NEWS
By JONATHAN D. ROCKOFF and JONATHAN D. ROCKOFF,SUN REPORTER | November 30, 2005
WASHINGTON -- As understanding of the human genome advances, genetic testing has become an increasingly popular - and lucrative - tool for diagnosing diseases. There are now more than 800 tests available, promising to assess everything from the risk of Down syndrome to susceptibility to breast cancer. Yesterday, a Johns Hopkins University think tank called on the federal government to strengthen its industry oversight to ensure the quality of testing. The request by the Genetics and Public Policy Center stems from concerns that expectant parents wanting to learn whether their baby would be susceptible to cystic fibrosis or a healthy adult looking for an early diagnosis of Huntington's disease might make life-changing decisions or receive the wrong treatment based on shoddy test results.
NEWS
By Andrea F. Siegel and Andrea F. Siegel,SUN STAFF | January 5, 2000
A Syracuse, N. Y., man questioned 26 years ago about the 1973 killing near Odenton of a teen-age girl was ordered yesterday to submit to genetic testing, as Anne Arundel County authorities try to link his DNA with genetic material from the crime. Anne Arundel investigators, acting on a tip, have spent nearly two years re-examining the beating death on Nov. 17, 1973, of Donna Lee Dustin, 17, renewing her parents' hopes of finding out what happened to her. The nude body of the Bowie girl, who had been sexually assaulted, was found by hunters in an abandoned quarry.
HEALTH
By Jean Marbella, The Baltimore Sun | June 13, 2013
Researchers hailed the Supreme Court ruling Wednesday that bans the patenting of human DNA, saying it would expand access to genetic testing for disease at lower cost to patients. In a unanimous decision, the justices said Myriad Genetics did not have exclusive rights to the BRCA 1 and BRCA 2 genes that are linked to significantly greater risk for breast cancer and thus should not be the only company allowed to test for it. "Myriad did not create anything," Justice Clarence Thomas wrote for his fellow justices.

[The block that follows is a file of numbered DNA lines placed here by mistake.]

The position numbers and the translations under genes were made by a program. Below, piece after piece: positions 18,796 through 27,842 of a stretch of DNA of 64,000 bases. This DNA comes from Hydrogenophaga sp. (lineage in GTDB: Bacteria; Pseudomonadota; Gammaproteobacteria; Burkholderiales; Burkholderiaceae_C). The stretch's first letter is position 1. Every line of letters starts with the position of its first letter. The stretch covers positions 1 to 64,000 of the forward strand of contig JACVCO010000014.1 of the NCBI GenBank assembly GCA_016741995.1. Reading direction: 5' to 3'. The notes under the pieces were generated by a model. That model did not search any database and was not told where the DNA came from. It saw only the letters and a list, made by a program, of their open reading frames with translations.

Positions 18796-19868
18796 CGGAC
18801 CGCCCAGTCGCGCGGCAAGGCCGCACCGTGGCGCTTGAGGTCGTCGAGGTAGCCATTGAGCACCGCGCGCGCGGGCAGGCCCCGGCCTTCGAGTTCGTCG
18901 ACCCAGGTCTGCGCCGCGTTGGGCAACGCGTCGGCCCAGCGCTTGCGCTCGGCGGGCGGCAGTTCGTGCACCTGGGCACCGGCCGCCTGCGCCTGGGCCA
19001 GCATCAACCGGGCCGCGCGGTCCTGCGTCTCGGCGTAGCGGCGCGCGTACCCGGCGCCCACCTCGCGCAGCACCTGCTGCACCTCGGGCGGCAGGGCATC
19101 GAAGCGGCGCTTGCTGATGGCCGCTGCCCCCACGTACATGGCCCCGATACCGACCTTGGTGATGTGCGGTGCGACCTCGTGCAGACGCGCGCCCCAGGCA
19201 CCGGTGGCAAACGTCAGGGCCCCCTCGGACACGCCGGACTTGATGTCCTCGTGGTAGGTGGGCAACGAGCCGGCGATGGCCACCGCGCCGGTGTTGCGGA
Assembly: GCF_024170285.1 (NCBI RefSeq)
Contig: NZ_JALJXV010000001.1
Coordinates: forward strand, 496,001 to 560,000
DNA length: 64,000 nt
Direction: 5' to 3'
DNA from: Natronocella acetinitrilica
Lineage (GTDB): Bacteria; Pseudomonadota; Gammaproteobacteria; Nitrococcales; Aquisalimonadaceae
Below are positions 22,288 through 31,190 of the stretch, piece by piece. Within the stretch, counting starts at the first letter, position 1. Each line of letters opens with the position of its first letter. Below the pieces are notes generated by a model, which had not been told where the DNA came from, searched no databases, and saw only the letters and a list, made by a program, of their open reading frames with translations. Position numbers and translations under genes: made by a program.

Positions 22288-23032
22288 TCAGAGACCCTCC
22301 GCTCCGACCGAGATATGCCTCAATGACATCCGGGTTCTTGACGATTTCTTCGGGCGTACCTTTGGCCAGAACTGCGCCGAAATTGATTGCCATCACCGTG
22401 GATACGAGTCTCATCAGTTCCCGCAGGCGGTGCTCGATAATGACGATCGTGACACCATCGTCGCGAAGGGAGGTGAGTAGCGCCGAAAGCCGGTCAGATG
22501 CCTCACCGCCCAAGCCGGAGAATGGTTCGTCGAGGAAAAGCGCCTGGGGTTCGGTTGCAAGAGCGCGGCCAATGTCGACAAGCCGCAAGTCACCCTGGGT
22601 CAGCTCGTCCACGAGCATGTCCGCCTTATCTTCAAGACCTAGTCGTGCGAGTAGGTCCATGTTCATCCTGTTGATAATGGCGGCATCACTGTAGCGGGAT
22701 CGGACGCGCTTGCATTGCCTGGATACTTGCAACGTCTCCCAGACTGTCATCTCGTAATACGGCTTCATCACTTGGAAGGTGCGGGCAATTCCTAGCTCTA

SPORTS
By Sandra McKee, The Baltimore Sun | December 10, 2011
Ashley Fishell-Shaffer Sparrows Point For the Pointers to win their first Baltimore County divisional championship, they had to be nearly perfect within Division 2. At 9-0 they were, thanks to what they learned from their coach: mental toughness, a positive attitude, and the knowledge that if they didn't win, "it was just a game and the sun would come up tomorrow. " It was a lesson that life had taught Fishell-Shaffer, 29, who lost a baby at the start of the 2010 season because of a genetic defect and had a miscarriage last April.
NEWS
By Lara J. Nettelfield and Sarah Wagner | June 6, 2011
Despite his efforts to stave off his long-overdue date with justice, indicted war criminal Ratko Mladic appeared before a panel of judges at the International Criminal Tribunal for the former Yugoslavia in The Hague on Friday. Soon he will stand trial for war crimes, crimes against humanity, and genocide, atrocities he planned and executed throughout the 1992-1995 war, from the siege of Sarajevo to the concentration camps of Prijedor and the genocide at Srebrenica. Mr. Mladic's last request before his transfer was to visit the grave of his daughter, Ana, who committed suicide in 1994 with her father's pistol.
NEWS
By Jill Rosen, The Baltimore Sun | May 14, 2010
Someone of the canine persuasion has been leaving his business all over the ritzy Scarlett Place condominium near the Inner Harbor. And the condo board says the only way to find the culprit: mandated DNA tests for every dog in the building. "We pay all this money, and we're walking around stepping in dog poop. We bring guests over and this is what they're greeted by. It's embarrassing for me as a dog owner and as someone who lives in this building," says Steve Frans, the board member who raised the idea of hiring a lab to identify which of the dozens of dogs in the luxury building is behind the droppings.
NEWS
By Jonathan D. Rockoff and Jonathan D. Rockoff,Sun reporter | April 25, 2008